J-R C: If you define first success as first bylined article in a major publication, I guess I’d say that happened in the summer of 1999, when I got an article on good vs. bad low-fat foods in U.S. News and World Report magazine. I just started as an intern at the magazine and an editor assigned me to work with another reporter on low-fat foods. That reporter was nonplussed, but said I could start making some calls. When I came back to her saying that some nutritionists I talked to said there were actually bad low-fat foods, she was impressed. She suggested I do my own article.

If we’re defining success as my first award, that would be the 2006 Evert Clark/Seth Payne Award from the National Association of Science Writers and National Press Foundation. (Link to announcement: It’s given once a year to science writers under 30. I won for four pieces – a story about Alaskan villagers on the lookout for bird flu (,0,4438376.story), a story about the impact of bird flu on badminton, a story about recovering a lost text of Archimedes (, and a story about the emerging human health risks from climate change ( I was really excited about winning this award. I had only really started writing stories for the LA Times’s science editor in 2005.

LH: What kind of things do you most enjoy writing?

J-R C: My favorite kind of writing is narrative non-fiction. I love watching things unfold in front of me. I love having enough time with a subject that I can put the things I see in context and highlight the most meaningful bits. I love being able to write authoritatively in my own words, find my own analogies to describe something. This kind of writing is most similar to documentary filmmaking. Here is an example of one of my recent favorites of this kind:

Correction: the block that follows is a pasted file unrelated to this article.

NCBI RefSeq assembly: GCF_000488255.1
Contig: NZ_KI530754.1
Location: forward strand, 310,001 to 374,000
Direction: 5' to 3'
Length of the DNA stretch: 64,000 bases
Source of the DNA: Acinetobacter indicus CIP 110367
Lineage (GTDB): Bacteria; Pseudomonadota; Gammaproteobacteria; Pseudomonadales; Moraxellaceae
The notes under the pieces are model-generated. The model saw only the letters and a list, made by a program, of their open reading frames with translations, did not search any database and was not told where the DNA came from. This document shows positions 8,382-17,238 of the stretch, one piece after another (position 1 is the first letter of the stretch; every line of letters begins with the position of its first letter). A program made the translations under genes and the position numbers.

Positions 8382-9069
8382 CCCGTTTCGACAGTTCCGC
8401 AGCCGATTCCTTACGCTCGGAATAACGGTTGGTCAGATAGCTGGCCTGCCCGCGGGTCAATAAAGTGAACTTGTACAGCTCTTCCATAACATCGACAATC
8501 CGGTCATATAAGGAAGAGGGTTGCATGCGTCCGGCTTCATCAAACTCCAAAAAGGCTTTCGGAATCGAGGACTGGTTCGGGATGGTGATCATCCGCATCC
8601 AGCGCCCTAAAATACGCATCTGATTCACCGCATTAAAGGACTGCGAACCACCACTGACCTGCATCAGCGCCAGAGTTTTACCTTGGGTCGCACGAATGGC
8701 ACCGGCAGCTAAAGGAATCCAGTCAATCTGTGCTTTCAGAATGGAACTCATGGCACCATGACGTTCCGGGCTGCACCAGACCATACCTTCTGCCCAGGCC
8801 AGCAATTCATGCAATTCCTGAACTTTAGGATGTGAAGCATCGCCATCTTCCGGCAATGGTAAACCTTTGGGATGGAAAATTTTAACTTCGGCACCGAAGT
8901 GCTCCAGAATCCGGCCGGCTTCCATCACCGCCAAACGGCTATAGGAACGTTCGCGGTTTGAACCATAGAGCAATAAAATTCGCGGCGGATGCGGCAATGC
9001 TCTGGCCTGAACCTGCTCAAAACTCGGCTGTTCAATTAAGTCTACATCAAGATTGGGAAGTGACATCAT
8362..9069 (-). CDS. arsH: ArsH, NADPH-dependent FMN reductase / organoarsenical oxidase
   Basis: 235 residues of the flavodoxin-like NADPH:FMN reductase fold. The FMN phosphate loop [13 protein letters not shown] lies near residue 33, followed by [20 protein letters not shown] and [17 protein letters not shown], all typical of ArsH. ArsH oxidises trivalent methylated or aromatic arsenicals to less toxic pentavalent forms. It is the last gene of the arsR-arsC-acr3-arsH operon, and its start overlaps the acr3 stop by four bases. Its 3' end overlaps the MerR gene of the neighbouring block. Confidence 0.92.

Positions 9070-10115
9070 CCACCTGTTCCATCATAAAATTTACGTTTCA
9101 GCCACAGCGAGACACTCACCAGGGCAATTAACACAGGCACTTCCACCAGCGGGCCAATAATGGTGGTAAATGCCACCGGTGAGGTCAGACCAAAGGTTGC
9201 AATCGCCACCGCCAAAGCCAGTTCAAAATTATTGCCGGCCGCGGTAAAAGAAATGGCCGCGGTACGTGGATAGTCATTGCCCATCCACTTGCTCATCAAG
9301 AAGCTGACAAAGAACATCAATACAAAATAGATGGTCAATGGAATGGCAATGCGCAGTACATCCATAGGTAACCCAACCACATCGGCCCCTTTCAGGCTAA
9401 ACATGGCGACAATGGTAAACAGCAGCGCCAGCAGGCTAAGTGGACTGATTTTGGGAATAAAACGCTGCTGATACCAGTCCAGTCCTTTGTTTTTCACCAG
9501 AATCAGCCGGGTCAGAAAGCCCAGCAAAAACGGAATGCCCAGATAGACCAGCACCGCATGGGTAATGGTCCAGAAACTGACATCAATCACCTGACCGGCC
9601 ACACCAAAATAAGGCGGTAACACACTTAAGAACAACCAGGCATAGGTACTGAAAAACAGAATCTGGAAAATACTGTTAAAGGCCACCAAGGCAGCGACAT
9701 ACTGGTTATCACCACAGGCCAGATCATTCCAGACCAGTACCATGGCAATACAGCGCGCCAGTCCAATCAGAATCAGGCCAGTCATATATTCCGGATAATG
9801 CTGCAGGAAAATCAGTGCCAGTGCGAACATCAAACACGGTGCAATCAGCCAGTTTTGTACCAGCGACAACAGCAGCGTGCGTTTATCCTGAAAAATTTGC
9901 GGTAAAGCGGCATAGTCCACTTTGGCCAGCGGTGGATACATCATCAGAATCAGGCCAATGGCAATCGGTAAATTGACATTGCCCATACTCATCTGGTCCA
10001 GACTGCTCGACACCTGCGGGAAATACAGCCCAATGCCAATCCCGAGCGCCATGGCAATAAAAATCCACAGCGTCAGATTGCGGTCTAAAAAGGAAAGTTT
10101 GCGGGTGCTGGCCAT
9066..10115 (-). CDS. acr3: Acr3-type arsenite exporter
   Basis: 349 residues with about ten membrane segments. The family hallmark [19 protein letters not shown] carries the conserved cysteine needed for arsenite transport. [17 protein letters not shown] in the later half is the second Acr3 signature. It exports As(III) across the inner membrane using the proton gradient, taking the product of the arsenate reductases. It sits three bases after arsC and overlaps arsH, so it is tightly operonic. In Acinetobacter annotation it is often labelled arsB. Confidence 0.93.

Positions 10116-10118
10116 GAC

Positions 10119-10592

LH: Do you have an agent? Tell us about your experiences with/without agents.

J-R C: No, I don’t have an agent.

LH: What are your thoughts about marketing? Do you have any great tips on how to do it well?

J-R C: When I am doing “marketing,” I feel as if I’m doing it on behalf of the LA Times. I want people to read my stories, but also to browse the Times and hopefully stumble on another story that interests them. I’m excited that the internet has made connecting to a potential audience that much easier. I have a Facebook page, where I often post my stories and stories by my colleagues that I like. I also have a Twitter feed (@jahree) that I update at least daily. I try not to insert too much of my opinion in these places, but I do give people reading my Twitter/Facebook posts something a little extra. It might be a funny comment a researcher made to me that didn’t make it into the story.

I also try to accept speaking invitations, even if they require a significant amount of work outside of my regular job. For instance, Zocalo, a group that organizes public lectures around Los Angeles, asked me to curate and moderate a panel discussion on veterans’ health issues at the UCLA Hammer Museum. (Link: While the story that this panel was based on has not yet come out in the LA Times, I did have many people come up to me afterwards saying that they’re looking forward to the story.